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How we rebuild after an American tragedy
August 15, 2012
August is usually a time when cities and towns fall quiet; we recharge, spend time with family and friends, and prepare for the bustle of fall.
This year, just as we began to embrace the quiet, a violent attack struck in Wisconsin, and gunshots reverberated across the nation.
The tragic mass shooting at the Sikh gurdwara (house of worship) in Oak Creek, Wisconsin on Sunday, August 5th, called upon us to challenge this intolerance and hate, and mend the ragged wounds in our social fabric.
Charged by a fierce commitment to bridge religious divides, pursue justice and build community, Auburn and its social action initiative, Groundswell, immediately went to work, demonstrating that people of all faiths and backgrounds nationwide stand firmly against violence and bigotry, and with the Sikh families and community in Wisconsin.
Valarie Kaur, the director of Groundswell, took the lead in our efforts. As a Sikh American, Valarie unfortunately knows all too well that the Sikh community is no stranger to violence. In the decade after September 11, 2001, she traveled across the country to capture the stories of Sikh Americans who suffered hate crimes because of their faith, producing a brilliant documentary, Divided We Fall.
Your encouragement and support have been vital to our work and so I’d like to share with you how Auburn helped lead the interfaith efforts for understanding and healing.
Solidarity with the Sikh Community
On Monday, we put out a call to collect messages and prayers of hope, a way for people across our country to unite in saying, “Today we are all Sikh.” Within twelve hours of launching, we collected more than 2,000 messages. I read notes from concerned citizens in New York City, California and everywhere in between. I don't know Sandi from San Francisco, but her message, "Please know that there are thousands of us praying for you during this difficult time. Bless you all," resonates in my heart.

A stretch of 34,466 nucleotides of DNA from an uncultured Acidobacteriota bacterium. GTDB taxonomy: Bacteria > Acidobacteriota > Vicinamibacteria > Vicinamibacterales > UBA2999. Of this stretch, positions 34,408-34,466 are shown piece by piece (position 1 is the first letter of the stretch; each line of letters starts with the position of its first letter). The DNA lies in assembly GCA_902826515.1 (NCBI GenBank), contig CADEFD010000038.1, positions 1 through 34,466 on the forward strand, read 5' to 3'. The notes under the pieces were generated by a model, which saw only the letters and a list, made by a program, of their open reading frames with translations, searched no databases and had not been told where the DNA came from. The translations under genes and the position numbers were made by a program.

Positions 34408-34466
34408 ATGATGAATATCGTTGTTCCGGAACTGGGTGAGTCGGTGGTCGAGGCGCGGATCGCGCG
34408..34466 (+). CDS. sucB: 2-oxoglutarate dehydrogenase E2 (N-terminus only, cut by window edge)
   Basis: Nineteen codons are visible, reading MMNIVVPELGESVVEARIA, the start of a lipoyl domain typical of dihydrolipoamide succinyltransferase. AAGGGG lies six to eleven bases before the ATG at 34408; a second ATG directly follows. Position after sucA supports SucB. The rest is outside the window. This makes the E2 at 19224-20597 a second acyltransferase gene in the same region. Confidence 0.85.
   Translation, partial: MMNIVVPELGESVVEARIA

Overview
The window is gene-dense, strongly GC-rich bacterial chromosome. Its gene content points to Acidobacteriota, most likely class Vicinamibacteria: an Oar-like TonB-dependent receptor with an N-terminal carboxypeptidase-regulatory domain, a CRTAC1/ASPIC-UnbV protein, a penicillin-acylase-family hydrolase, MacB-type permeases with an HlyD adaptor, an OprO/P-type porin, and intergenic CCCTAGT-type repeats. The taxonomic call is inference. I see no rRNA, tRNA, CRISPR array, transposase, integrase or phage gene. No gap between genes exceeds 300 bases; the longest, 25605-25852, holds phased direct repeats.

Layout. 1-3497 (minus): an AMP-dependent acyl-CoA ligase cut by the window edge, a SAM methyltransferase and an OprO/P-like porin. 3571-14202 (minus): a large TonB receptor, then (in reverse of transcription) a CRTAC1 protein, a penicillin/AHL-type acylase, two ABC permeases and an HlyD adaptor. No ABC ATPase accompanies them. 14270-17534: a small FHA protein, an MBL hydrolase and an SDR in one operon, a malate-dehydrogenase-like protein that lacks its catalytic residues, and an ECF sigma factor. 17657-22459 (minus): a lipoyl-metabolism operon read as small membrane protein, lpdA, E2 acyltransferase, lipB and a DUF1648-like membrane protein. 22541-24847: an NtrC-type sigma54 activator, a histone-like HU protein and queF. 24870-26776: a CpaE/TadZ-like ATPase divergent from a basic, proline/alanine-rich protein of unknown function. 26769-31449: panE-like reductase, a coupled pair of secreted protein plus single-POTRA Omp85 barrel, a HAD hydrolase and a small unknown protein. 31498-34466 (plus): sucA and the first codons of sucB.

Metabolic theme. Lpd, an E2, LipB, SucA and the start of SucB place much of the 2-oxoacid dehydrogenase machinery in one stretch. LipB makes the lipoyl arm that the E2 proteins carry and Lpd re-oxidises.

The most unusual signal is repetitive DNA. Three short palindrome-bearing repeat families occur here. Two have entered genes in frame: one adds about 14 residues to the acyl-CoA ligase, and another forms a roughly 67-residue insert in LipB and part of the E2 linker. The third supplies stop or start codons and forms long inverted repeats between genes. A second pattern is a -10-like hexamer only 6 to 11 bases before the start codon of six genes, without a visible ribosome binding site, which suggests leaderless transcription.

Pictures always speak louder than words, so to show the national support for the Sikh community, Groundswell created a map where you can zoom in and read the powerful messages from across the country.
On Wednesday, Valarie traveled to Oak Creek, WI, where she prayed and mourned with the families. While media was not allowed to cover all the events of the week, the families asked Valarie and her producing partner, Sharat Raju, to film and archive this solemn time in the community's history. You can read her live-tweeting of the visit to Wisconsin at @valariekaur.
By Friday, we had collected over 4,000 messages like Sandi's, which Valarie delivered in person to the community on Sunday, at the first service since the attacks. Children of the six slain worshippers accepted the letters on the community's behalf, tears in their eyes. Amar Kaleka’s father, the president of the temple, was killed in the shooting. Amar told Valarie, "The shooter attempted to divide us. But you are all heroes." (Valarie told him she would share his words of courage and strength with those concerned for the Sikh American community, and it is my privilege to fulfill that promise now.)
While attacks on Sikh Americans are not a new phenomenon, the national outpouring of support and attention is a first. "In more than a decade of combating hate against Sikh and Muslim American communities, I have never seen solidarity like this," Valarie said.
What helped grow the awareness was Auburn mobilizing our media campaign immediately to advance our message of a national commitment to fight for a world where we can all live, work, and worship in safe and caring communities. Here are just a few examples of the media attention Auburn and Valarie generated:
And for the multifaith community, Auburn witnessed how our solidarity grows the power of faithful America – see below, for example, Valarie’s photographs of neighbors writing notes of support, and a dream catcher left by a Native American man at the Sikh gurdwara.
The message is clear: We are all in this together. With millions standing with Sikh Americans in the wake of this heinous attack, Auburn is driving the vision of an America where our religious values and beliefs deepen our commitment to one another, and have the power to unite, not divide, our national community.
Your encouragement and support also sends a powerful message. Thank you for standing with Auburn as together we build a future that is better than today.
With gratitude and wishes for a peaceful rest of summer,
The Rev. Dr. Katharine Rhodes Henderson
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